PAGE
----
I suppose the point of this post was to note what I see as the two contrasting approaches to spiritual realisation. The accumulating/gathering approach sees us devouring information, teachings and techniques. It may be a necessary foundation for our spiritual explorations (until we may come to realise that itís unnecessary and even counter-productive). There comes a point when weíve stuffed our bellies with so much confectionary that we feel bloated, sick and yet simultaneously unfulfilled. It took me many years on the spiritual merri-go-round to realise that I was just going around in circles.

It was then that I was drawn to the spartan and decidedly un-flashy approach of de-cumulation, wherein the only motive is a simple desire to know whatís true and what isnít true. Not because of what it will get me, but simply because the confectionery shop had left me so unsatisfied and disillusioned. This fundamental shift in focus is radical. I stopped looking for answers within the dream itself, and started exploring who and what the dreamer was.

Iím beginning to realise that this Ďpathí doesnít really lead anywhere. It does seem to cause a radical shift in perception and awareness. I donít think I can ever look at Ďmyselfí and Ďthe worldí in the same way ever again. Yet I donít think Iím suddenly going to burst into light and ascend to higher planes. This apparently separate entity with a body and name and memories and habits is here for the duration of its allotted timespan. But thereís something changing within. Thereís a timeless presence or awareness thatís simply witnessing the play of form as it takes place through and around this time-bound physical entity. Itís impossible to find and touch this awareness - itís not to be seen or categorised. Itís simply watching with a detached amusement. Itís almost like someone sitting in a darkened cinema munching on popcorn while watching whatís happening on the cinema screen. Sometimes the film is so good (or bad!) and so compelling and realistic, that the cinema-goer is utterly pulled into the events of the film.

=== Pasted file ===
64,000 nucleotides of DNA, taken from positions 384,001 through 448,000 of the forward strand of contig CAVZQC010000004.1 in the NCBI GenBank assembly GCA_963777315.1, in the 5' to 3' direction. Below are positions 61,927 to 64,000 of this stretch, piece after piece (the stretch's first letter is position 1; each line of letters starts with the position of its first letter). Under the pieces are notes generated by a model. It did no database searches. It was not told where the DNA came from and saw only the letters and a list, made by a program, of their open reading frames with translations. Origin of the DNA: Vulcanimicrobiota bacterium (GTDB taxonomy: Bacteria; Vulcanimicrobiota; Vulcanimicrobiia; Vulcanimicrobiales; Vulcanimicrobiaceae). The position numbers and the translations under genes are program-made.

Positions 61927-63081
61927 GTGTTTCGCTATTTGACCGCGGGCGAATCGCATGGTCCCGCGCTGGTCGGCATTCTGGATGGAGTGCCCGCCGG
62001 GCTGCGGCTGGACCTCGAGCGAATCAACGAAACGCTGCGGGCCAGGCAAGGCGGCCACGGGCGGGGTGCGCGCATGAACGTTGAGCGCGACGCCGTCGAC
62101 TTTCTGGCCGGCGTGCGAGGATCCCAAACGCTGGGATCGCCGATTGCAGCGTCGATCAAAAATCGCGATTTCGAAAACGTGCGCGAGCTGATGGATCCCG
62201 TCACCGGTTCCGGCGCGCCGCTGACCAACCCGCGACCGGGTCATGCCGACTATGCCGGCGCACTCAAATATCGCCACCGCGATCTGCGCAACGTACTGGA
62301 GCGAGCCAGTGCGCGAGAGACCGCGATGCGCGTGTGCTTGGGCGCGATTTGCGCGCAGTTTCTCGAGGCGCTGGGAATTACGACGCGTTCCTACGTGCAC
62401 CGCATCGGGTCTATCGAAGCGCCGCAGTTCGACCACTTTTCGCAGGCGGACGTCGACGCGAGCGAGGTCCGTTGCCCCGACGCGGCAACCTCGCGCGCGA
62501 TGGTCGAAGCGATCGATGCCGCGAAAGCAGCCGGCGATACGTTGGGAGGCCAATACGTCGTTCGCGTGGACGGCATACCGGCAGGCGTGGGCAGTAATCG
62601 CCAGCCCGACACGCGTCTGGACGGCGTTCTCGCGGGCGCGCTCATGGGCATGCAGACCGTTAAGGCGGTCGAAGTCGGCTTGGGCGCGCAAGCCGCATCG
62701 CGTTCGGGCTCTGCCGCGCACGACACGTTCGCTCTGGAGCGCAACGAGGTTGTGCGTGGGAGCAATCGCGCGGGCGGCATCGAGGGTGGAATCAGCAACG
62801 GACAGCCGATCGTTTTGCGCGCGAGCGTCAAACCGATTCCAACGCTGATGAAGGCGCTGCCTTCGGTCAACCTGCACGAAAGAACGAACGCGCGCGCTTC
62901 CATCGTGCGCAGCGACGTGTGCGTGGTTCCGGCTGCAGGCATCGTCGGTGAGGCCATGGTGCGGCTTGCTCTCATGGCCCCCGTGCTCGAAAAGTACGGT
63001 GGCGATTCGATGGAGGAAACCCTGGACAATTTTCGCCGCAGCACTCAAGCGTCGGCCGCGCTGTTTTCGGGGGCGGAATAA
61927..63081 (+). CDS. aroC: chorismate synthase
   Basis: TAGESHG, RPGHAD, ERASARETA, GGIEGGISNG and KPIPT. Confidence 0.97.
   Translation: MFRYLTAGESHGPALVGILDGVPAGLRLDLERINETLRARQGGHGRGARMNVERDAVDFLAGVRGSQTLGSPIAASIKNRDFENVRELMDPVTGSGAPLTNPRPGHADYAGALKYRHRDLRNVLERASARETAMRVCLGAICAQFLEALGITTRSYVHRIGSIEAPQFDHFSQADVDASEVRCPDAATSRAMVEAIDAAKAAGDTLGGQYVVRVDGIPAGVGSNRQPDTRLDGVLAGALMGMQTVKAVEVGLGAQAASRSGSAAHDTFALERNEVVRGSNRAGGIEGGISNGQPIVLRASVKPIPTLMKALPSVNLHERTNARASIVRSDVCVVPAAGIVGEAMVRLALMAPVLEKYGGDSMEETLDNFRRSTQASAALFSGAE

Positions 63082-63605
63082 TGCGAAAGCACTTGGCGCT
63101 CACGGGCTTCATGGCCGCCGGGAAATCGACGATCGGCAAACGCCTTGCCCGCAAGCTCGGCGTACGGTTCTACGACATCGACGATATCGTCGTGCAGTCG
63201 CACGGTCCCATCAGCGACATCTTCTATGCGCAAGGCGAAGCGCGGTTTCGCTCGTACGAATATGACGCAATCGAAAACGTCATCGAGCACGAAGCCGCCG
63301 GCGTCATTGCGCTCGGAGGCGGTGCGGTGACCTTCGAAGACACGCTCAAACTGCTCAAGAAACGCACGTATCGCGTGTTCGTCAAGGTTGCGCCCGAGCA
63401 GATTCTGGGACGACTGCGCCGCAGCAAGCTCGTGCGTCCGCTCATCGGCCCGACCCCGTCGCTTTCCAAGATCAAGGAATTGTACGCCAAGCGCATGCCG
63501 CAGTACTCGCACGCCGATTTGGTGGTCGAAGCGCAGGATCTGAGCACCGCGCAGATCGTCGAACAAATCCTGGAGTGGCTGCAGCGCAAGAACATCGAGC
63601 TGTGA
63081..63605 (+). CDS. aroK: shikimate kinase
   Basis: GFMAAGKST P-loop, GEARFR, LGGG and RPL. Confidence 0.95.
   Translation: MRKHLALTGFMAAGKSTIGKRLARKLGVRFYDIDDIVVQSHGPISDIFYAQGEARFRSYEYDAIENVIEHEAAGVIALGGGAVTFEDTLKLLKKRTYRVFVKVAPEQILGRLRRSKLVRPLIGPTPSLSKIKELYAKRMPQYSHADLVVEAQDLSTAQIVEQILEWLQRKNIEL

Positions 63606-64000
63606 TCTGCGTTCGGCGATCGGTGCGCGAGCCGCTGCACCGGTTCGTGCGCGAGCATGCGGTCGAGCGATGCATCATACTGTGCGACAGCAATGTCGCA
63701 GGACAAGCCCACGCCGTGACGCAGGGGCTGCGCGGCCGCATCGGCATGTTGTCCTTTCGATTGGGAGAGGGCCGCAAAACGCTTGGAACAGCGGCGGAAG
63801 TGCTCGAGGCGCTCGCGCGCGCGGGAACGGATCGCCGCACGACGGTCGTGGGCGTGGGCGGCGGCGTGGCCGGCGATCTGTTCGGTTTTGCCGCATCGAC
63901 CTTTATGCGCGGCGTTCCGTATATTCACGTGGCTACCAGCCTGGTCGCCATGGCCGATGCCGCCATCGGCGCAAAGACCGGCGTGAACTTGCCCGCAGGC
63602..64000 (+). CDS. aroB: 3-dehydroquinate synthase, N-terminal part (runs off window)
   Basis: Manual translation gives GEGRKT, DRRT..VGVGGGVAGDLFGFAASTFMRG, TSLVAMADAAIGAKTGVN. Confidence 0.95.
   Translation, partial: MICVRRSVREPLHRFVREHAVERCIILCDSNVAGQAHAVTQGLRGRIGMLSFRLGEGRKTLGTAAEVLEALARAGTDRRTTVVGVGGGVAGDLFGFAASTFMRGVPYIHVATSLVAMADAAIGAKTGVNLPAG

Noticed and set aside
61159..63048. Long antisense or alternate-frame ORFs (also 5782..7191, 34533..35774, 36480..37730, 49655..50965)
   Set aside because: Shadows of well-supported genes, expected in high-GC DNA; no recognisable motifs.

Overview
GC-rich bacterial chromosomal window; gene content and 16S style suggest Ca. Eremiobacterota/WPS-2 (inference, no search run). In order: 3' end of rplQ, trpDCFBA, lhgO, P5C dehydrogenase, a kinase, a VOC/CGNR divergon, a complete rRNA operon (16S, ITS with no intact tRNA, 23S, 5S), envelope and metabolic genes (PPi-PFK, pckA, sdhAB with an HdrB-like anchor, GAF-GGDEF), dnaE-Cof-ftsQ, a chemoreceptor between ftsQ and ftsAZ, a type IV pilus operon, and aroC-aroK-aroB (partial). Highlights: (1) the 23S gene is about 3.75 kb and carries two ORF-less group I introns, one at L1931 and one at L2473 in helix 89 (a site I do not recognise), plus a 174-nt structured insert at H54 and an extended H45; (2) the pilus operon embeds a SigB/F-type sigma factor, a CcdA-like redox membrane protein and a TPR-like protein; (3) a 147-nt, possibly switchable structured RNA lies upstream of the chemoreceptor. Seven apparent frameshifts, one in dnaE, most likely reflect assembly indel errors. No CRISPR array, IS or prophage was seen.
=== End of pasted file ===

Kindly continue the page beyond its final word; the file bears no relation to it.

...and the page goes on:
I like the cinema screen analogy. Iíve heard it used before and itís one of the best for explaining the nature of consciousness and life. I may return to it. In the meantime, I continue to nibble popcorn and watch this amusing, scary, funny, sometimes tragic farce unfold.
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Comments

  1. Rana's Avatar
    yeah i hear you .. i want to dream and be the dreamer too i need to be. i am grateful for your wisdom. and the happiness i felt in a much needed way to end my day before i sleep xx
  2. Kiran's Avatar
    The song Row Row Row Your Boat comes to mind as I read this Rory......life is but a dream....
    Thank you for sharing and I too prefer the spartan way of thinking/feeling.
    HUGS
  3. BlueStar's Avatar
    Thanks for reading guys! Glad it made some sense. It was a little essay for my blog, I never know quite where (or if) to post them, but I'm glad you liked it

    Yup Lorri, that song used to keep popping into my head. There's deep truth and wisdom to it. I love the feeling I get from it. Very much life: row row row your boat gently down the stream, merrily merrily merrily merrily life is but a dream